This morning, on his Facebook page, Chris White asked the following question: “There is really a stunning lack of thoughtful comedy criticism in America. Anyone have a theory as to why?” Being both a theory geek and a comedy geek, I tried to provide a few reasons why. Here’s my reply:
“First, it’s intimidating to attempt criticism of this sort when the very artifacts of the medium itself have such a short shelf life. Jokes are contextual and temporal, and even premises of some movies and sketches are sometimes based in something that’s here one minute, gone the next.
Second, criticism sometimes seems useless in the face of what comedians would say is the only criticism that matters: the laughter of the audience. Orwell once said something to the effect of “there is no argument by which one can defend a poem. A poem defends itself by surviving, or it is indefensible.” Perhaps the same thing applies to comedy: there is no argument by which one can defend (or criticize) a joke/premise/sketch/movie, etc. A joke defends itself by getting laughs, period. And perhaps here’s the best place to cart out that old saw about how analyzing a joke is like dissecting a frog.
Third, “criticism” implies a theoretical and historical understanding of the genre, and that’s damned hard to come by. I’ve got plenty of books on the history and theory of comedy on my bookshelf, and you don’t bring these with you to the beach. Let’s also add here how most audiences (and even comedians, God love ‘em) are woefully ignorant of the history of the genre they are confronting or working in. Bill Maher should send a royalty check to Mort Sahl every time he opens his mouth, since Mort invented what he’s doing, but I’m not sure Maher’s audiences, or even Maher, knows that. A lot of us grew up on (and still annoy each other to this day with quotes from) Monty Python, but how many of us know that, before the Pythons came along, post-War British satire sprang fully formed from the minds of people like Spike Milligan and Peter Cook the way Athena sprang from the head of Zeus? Criticism implies placing the work of today within this context, and because of the temporal aspect of this medium, sometimes just doesn’t seem worth it or all that useful. This is not to say that I, personally, being the geek that I am, wouldn’t mind reading (or even crafting myself) a historical perspective on comedy, one that tries to answer a question most of us have asked: why are certain things/perspectives/genres funny in one historical place and time, and nowhere else? Why do Mark Twain/Laurel and Hardy/Preston Sturges last, while vaudeville doesn’t? This is also the kind of thing that comedy criticism could answer, but sadly, probably won’t get around to.”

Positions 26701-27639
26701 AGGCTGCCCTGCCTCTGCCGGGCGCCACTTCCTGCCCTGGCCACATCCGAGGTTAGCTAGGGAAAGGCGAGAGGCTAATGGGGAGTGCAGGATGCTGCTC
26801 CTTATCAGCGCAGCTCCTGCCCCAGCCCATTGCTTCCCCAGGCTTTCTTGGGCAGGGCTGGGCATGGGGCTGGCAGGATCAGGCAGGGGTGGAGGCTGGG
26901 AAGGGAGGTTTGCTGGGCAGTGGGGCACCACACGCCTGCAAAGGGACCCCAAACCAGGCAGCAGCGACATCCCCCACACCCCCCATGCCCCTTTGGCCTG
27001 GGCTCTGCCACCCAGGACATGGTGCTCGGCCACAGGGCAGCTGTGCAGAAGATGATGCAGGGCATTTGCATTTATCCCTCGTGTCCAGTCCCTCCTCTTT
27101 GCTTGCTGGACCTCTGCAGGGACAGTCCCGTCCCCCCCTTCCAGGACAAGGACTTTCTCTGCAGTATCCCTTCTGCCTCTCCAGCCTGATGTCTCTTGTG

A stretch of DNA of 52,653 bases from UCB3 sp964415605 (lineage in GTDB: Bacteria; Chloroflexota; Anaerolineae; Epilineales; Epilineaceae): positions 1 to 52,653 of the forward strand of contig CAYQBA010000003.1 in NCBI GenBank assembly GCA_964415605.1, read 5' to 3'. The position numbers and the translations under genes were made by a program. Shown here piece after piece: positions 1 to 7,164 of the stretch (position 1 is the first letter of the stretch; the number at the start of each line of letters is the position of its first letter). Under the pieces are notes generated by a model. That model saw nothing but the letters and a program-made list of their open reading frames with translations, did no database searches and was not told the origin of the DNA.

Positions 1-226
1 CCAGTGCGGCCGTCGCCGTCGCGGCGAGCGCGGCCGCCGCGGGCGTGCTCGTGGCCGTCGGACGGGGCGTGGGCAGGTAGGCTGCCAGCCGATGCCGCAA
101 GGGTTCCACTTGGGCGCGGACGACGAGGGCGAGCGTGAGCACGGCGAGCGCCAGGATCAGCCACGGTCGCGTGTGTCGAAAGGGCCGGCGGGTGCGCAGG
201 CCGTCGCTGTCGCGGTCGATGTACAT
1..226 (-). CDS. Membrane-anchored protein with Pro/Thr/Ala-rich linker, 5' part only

Any additional comments, thoughts? Any reasons I’m forgetting? I welcome your comments.